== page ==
Suzanne Morton, Wisdom, Justice, and Charity: Canadian Social Welfare Through the Life of Jane B. Wisdom, 1884-1975.
IN THIS EVOCATIVE, thoughtfully crafted, and engagingly written political biography of social worker Jane Wisdom, Suzanne Morton traces the large historical processes of liberal welfare state expansion and the professionalization of social work through the life and career of one individual woman. Born in 1884 in Saint John, New Brunswick, educated at McGill University, and trained in casework in New York City, Wisdom's social work career spanned national boundaries and was intricately tied to a number of extraordinary political moments in North American history. At various points in her life, Wisdom participated in the settlement house and charity organization movement, witnessed the impact of both world wars and the Great Depression, and worked within the framework of expanding state responsibility for social welfare. Her death in 1975 came just as the welfare state began to decline in the face of global neoliberalism.
Given that Wisdom was neither a politician nor a particularly influential policy maker (unlike her more well-known contemporary Charlotte Whitton), the structure of a historical biography raises a number of methodological challenges. Well-known figures with a strong sense of their historical role generally leave voluminous, detailed, and comprehensive archival records. By all accounts, Wisdom was reluctant to write herself into welfare state history, often downplaying her work and deliberately staying under the public radar. Furthermore, Wisdom's life was marked by economic precarity as an unmarried and low-paid working woman from a large and financially struggling family. As a result, she worked and lived at various times in Montreal, Halifax, New York City, Halifax, and Glace Bay. The constantly changing conditions of her employment, her mobility across provincial and national borders, and the way her life was lived in a liminal space between public and private make tracing her life story a difficult endeavour. Morton observes early in the introduction that the process of researching and writing a historical biography, which rests on patiently and painstakingly finding, assessing, and assembling the fragments of a subject's life story into a coherent narrative, closely echoes the casework method itself.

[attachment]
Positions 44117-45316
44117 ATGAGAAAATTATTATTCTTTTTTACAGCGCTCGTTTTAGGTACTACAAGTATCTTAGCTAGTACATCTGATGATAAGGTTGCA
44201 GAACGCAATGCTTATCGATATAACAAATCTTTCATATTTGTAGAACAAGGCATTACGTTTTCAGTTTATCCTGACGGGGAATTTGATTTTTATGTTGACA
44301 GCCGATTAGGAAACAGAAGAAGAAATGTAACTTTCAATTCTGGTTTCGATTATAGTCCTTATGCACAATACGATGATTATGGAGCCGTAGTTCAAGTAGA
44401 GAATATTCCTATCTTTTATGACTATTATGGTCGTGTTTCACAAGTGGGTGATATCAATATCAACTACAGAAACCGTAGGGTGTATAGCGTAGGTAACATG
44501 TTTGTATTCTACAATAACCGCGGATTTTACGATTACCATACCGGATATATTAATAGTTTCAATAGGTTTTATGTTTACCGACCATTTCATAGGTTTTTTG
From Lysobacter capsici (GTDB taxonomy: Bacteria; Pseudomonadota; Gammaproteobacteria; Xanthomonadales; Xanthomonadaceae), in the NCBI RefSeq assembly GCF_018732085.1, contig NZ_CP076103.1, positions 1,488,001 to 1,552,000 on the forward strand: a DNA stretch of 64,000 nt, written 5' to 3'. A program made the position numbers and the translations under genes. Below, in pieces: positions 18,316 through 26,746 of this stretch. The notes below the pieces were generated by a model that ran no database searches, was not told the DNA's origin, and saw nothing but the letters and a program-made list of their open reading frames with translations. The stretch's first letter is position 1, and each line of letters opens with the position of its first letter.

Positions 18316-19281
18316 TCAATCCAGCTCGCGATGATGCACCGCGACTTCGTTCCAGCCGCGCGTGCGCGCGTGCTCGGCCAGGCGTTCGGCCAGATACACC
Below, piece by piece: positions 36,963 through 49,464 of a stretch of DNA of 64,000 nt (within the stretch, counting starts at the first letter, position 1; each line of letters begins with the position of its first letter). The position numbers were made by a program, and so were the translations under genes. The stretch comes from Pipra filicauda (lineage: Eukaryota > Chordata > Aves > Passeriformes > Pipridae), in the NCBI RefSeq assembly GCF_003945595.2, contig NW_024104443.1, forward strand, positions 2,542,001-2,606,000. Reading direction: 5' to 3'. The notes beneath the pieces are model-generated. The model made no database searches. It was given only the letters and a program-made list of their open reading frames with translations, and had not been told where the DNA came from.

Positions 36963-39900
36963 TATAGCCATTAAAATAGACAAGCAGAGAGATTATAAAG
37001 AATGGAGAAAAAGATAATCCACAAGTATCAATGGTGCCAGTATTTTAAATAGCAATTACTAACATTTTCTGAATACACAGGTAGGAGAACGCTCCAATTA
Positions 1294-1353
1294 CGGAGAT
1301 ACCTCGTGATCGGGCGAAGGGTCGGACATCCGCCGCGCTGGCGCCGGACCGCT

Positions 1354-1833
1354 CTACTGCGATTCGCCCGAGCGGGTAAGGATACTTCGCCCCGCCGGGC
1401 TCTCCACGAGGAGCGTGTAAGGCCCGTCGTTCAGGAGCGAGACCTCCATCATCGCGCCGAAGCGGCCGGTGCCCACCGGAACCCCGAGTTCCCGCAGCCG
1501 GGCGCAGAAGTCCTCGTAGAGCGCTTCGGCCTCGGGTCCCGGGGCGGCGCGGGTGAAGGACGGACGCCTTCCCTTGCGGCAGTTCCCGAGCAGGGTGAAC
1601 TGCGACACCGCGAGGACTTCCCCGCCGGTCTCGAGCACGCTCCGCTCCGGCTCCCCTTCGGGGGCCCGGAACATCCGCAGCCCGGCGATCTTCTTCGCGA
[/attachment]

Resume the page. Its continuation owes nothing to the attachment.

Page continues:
The resulting book is a sensitive and in-depth public biography that eschews speculation about Wisdom's personal life in favour of a nuanced assessment of how her work and professional identity intersected with larger developments in the Canadian welfare state. The strength of this approach rests in the way that Morton successfully pulls out the details of Wisdom's life trajectory while understanding her as part of larger local, national, and international communities, including extended family, friendships, and professional, educational, and religious networks. While biography can never fully capture the subject's motivations, interiority, or historical significance, the genre's structure is an important reminder that the boundaries of both individual life stories and of traditional historical narratives are messy and difficult to contain. Morton's close analysis of Wisdom's work and life demonstrates that the ideological distinctions between social democracy and liberalism were rarely neat or binary, that the transition of social welfare provision from a charity to a rights-based model was not linear, and that welfare state policy could be both frustrating bureaucratic and responsive to local needs. The chapter on Wisdom's time in Glace Bay between 1940 and 1952 nicely captures these complexities, showing how her work as a municipal welfare administrator meant that she worked within imposed and bureaucratic strictures while carefully supporting the 1947 miners' strike and working to eliminate inadequate municipally financed poor relief.